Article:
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Old 01-11-2010, 07:15 AM   #1
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Default Shock Mounting Position vs. Shock Oil Change

I was wondering if going to a lighter weight shock oil softens dampening and making the shocks more inclined also softens dampening, what is the difference between the two? Could I achieve the same results by going to a softer shock oil rather than incline the shocks? Or is shock position a greater change in magnitude while shock oil is fine tuning within that?
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Old 01-11-2010, 07:23 AM   #2
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Inclining the shock (laying it down) is actually equivalent to softening the spring rate. It is a fine adjustment, generally finer than actually changing the spring. Does not affect the damping.

The only thing that affects the damping on the car is the dampers themselves.
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Old 01-11-2010, 07:26 AM   #3
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More than changing the spring rate of the shock, changing the shock positions also makes the car more progressive or more linear in feel.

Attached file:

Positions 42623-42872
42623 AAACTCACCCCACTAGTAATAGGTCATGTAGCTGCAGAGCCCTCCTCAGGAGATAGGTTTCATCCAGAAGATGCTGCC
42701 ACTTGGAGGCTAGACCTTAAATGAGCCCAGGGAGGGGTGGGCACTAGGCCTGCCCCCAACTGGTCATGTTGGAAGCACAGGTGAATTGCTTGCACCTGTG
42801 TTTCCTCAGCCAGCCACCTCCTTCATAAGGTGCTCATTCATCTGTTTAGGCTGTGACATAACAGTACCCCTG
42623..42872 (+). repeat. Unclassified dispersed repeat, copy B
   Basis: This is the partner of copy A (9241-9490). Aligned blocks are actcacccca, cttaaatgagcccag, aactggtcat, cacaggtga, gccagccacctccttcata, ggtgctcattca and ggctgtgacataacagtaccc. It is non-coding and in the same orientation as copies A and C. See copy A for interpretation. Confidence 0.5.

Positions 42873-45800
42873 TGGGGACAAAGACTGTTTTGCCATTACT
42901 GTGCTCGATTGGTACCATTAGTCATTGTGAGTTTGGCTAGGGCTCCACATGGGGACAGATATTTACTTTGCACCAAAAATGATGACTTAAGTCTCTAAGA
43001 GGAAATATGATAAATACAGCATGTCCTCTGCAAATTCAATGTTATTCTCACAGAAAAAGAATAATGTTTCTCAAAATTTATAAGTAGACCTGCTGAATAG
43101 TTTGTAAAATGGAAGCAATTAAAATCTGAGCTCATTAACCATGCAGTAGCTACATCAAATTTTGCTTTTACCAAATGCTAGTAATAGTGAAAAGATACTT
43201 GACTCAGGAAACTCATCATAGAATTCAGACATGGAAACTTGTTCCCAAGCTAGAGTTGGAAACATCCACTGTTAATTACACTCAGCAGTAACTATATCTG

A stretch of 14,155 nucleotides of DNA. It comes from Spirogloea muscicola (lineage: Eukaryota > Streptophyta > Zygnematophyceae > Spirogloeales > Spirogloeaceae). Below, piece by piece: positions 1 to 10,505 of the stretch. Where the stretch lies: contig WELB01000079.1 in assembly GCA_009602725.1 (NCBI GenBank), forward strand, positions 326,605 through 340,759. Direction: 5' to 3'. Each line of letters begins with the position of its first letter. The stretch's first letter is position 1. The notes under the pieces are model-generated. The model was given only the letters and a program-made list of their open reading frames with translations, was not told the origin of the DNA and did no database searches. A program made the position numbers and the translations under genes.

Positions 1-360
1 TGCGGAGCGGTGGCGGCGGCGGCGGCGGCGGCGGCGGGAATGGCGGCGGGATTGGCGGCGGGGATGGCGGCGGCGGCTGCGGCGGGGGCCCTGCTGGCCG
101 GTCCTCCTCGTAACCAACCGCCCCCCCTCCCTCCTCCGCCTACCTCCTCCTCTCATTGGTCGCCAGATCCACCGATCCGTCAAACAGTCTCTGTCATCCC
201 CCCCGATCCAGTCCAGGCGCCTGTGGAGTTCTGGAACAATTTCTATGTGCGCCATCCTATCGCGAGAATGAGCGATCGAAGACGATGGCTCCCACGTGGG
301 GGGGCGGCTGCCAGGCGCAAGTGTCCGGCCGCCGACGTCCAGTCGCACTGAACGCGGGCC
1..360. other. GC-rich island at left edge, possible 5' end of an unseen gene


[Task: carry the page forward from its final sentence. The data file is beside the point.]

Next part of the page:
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Old 01-11-2010, 07:46 AM   #4
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I was wondering if going to a lighter weight shock oil softens dampening and making the shocks more inclined also softens dampening, what is the difference between the two? Could I achieve the same results by going to a softer shock oil rather than incline the shocks? Or is shock position a greater change in magnitude while shock oil is fine tuning within that?
No. Leaning the shocks over will also effect the "pack". Its similar to changing to larger holes in the pistons.
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Old 01-11-2010, 07:58 AM   #5
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Originally Posted by swimbikerun View Post